• Greylisting bounces simply require you to be patient and resend the emails after several hours/days.

Customizing your response based on understanding the different bounce causes is key. Don’t take a one-size-fits-all approach.

Safely Resending Emails After Fixing Issues

When attempting to resend bounced emails:

  • Make sure hard bounced addresses are removed first to avoid pointless retries.
  • Give recipients time to rectify the issue before retrying soft bounces.
  • Change the content/approach if emails seem blocked by spam filters.
  • Warm up new IP addresses that may have caused domain reputation bounces.
  • Limit retry frequency if addresses continue bouncing—don’t spam!
  • Notify recipients of delays and expected retry attempts to set expectations.
  • Segment bounces by cause so you can properly customize retry handling.

With the right troubleshooting, many bounced emails can still successfully reach inboxes on subsequent delivery attempts. Care, patience, and persistence pay off.

Optimizing Deliverability with Services Like Mystrika

Dedicated email deliverability tools provide extensive options for reducing bounces and improving inbox placement. Services like Mystrika offer:

Warmup Pools for New Domains and IPs

Warming up fresh domain names, IP addresses, and SMTP servers is crucial to avoid major initial bounces. But DIY warmup via regular sends can be slow and risky.

Deliverability services maintain dedicated IP warmup pools to safely build send reputation. They:

  • Verify IPs are not already marked as spam before warmup starts.
  • Send large volumes of test emails specifically designed to train spam filters.
  • Engage a wider variety of domains and servers than possible manually.
  • Allow associating domains with warmed IPs ready for clean sends.

For example, Mystrika completes IP warmup by sending over 40,000 verification emails through 1,000+ mailbox providers. This optimized training quickly builds sender trust and avoids flagging by filters.

Unified Inbox and Automatic Bounce Processing

Managing bounces for multiple sender addresses and inboxes can be a headache. Unified inboxes centralize feedback:

  • All bounces are aggregated into one interface instead of scattered inboxes.
  • Tools automatically categorize bounces by type, severity, etc.
  • You get holistic bounce stats and trends across entire campaigns.
  • Bounced addresses are disabled automatically to avoid wasted sends.

This unified approach allows instantly spotting issues early and initiating troubleshooting workflows.

A/B Testing Subject Lines and Content

To avoid spam filters and identify optimal engagement, deliverability tools provide A/B testing:

  • Subject line testing uncovers phrases most likely to bypass filters and drive opens.
  • Content tests reveal which message styles and offers resonate best.
  • Conversion testing finds the most effective CTAs for your audience.
  • Winning variants are automatically used for future sends.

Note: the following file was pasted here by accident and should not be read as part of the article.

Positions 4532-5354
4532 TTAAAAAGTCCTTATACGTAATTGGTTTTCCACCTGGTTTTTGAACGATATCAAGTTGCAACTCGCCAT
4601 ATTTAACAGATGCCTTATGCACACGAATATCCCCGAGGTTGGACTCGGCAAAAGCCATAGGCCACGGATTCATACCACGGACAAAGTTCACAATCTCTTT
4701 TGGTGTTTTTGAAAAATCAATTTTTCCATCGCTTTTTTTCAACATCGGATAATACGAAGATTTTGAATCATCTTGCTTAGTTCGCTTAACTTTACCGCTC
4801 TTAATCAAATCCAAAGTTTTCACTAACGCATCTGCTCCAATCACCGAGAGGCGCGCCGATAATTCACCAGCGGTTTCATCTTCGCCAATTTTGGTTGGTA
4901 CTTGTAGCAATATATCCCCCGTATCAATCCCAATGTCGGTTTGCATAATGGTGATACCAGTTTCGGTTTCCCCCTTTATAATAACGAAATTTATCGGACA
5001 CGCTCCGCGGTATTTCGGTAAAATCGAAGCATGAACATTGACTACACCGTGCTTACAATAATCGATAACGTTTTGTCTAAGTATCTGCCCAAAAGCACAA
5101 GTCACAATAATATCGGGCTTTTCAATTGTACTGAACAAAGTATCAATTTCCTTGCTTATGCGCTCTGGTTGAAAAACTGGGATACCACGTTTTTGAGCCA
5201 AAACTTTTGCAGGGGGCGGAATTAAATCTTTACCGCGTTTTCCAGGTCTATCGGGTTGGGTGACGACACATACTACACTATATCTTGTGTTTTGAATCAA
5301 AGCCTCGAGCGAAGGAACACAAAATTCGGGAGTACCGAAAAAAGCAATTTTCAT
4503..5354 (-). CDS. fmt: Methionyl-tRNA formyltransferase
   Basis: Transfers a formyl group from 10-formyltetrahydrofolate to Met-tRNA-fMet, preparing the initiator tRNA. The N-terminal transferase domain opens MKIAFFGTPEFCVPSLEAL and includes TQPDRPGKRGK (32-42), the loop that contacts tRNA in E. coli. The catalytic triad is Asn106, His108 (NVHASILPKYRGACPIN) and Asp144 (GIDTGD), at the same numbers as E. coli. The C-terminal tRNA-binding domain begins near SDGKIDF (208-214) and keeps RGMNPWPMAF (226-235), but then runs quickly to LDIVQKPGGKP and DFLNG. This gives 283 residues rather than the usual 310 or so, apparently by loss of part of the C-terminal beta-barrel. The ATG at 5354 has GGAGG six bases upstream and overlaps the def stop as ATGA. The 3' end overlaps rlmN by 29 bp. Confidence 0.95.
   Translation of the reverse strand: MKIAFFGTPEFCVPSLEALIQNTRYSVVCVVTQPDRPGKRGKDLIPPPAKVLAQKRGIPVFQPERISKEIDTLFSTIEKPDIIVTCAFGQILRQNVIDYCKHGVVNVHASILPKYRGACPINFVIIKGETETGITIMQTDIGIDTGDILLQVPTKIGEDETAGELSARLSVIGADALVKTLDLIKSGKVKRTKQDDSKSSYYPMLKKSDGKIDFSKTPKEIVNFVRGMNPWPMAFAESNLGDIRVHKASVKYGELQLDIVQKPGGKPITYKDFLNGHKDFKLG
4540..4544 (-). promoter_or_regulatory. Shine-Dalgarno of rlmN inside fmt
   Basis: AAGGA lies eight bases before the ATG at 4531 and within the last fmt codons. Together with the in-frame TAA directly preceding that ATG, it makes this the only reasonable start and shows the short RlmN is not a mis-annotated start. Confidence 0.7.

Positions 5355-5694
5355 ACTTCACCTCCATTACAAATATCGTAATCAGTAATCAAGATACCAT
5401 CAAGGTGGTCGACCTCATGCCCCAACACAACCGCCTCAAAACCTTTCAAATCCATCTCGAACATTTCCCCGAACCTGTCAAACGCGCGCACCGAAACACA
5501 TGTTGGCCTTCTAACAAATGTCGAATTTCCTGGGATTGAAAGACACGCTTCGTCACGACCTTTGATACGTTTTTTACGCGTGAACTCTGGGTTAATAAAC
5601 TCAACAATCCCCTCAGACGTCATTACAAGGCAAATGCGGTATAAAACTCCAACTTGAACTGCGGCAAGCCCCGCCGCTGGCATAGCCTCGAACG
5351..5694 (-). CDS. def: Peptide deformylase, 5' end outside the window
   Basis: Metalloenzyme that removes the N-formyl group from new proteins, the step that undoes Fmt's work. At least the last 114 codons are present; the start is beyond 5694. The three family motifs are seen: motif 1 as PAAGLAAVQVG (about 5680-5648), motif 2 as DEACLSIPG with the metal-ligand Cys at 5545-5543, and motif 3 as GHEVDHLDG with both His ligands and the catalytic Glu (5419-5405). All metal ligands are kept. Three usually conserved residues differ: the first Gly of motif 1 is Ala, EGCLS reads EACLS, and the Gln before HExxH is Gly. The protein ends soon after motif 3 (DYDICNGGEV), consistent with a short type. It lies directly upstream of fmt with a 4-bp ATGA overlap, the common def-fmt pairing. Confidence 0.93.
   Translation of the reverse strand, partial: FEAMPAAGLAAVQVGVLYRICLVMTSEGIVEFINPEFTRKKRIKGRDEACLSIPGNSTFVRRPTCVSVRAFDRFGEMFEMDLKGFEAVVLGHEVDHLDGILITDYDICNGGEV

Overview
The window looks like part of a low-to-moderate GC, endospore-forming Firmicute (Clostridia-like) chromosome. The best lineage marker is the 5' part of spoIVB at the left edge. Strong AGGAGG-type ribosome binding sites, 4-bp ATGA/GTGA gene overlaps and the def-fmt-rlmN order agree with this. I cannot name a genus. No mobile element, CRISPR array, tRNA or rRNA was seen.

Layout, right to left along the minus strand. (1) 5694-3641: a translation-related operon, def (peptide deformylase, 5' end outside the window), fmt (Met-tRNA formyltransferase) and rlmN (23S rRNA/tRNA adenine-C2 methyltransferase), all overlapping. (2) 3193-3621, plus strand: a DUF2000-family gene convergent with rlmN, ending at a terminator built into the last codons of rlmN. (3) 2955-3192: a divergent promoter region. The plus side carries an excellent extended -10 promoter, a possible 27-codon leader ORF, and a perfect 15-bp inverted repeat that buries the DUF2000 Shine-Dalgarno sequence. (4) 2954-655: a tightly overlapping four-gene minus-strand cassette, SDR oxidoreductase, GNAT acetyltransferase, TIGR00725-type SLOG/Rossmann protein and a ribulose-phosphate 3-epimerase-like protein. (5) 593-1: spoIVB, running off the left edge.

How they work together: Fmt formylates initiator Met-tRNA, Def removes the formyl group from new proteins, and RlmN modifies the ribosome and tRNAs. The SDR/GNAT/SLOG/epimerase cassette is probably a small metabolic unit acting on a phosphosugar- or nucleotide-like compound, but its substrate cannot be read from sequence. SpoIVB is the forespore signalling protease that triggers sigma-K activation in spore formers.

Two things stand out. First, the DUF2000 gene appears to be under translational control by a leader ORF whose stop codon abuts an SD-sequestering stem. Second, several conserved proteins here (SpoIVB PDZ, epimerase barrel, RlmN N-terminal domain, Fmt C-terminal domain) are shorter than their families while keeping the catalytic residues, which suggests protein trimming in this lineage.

• Testing works across different segments and verticals.

A/B testing emails at scale informs both deliverability and lead generation.

Custom Tracking Domains and Detailed Analytics

Understanding email engagement requires reliable tracking. Services allow:

  • Setting up a white-labeled tracking domain matching your brand.
  • Tracking email opens, clicks, bounces, complaints, and more.
  • Exporting extensive ESP analytics to identify trends.
  • Integrating with your existing CRM and marketing automation systems.
  • Visualizing campaign performance and segmented reporting.

Robust tracking provides the insights needed to further optimize and personalize outreach. This maximizes email ROI beyond basic inbox placement.

The Mystrika Advantage

With its dedicated warmup technology, unified inbox, A/B testing, and custom analytics, Mystrika provides the advanced tools needed to build sender reputation, engage audiences, and reduce bounces.

Key advantages over managing deliverability in-house include:

  • Speed: Faster warmup and inbox placement without risks.
  • Convenience: Centralized bounce handling and campaign optimization.
  • Scalability: Ability to test and deliver at higher volumes.
  • Insights: Granular tracking and analytics not available otherwise.

For serious email senders, leveraging solutions like Mystrika is an easy way to unlock greater email marketing and outreach performance.

Best Practices for Managing Bounces

Effectively minimizing bounces requires the right workflows and strategies. Some key best practices include:

Act Quickly on Transient and Soft Bounces

Speed is important when dealing with temporary bounces:

  • Address transient failures like overloaded servers within 1-2 hours if possible. Their cause is usually short-lived.
  • Follow up on soft bounces like full inboxes within 24 hours to give recipients time to take action.
  • Categorize bounces by severity so you can prioritize rapid response.
  • Make quick fixes like removing attachments if those are triggering bounces.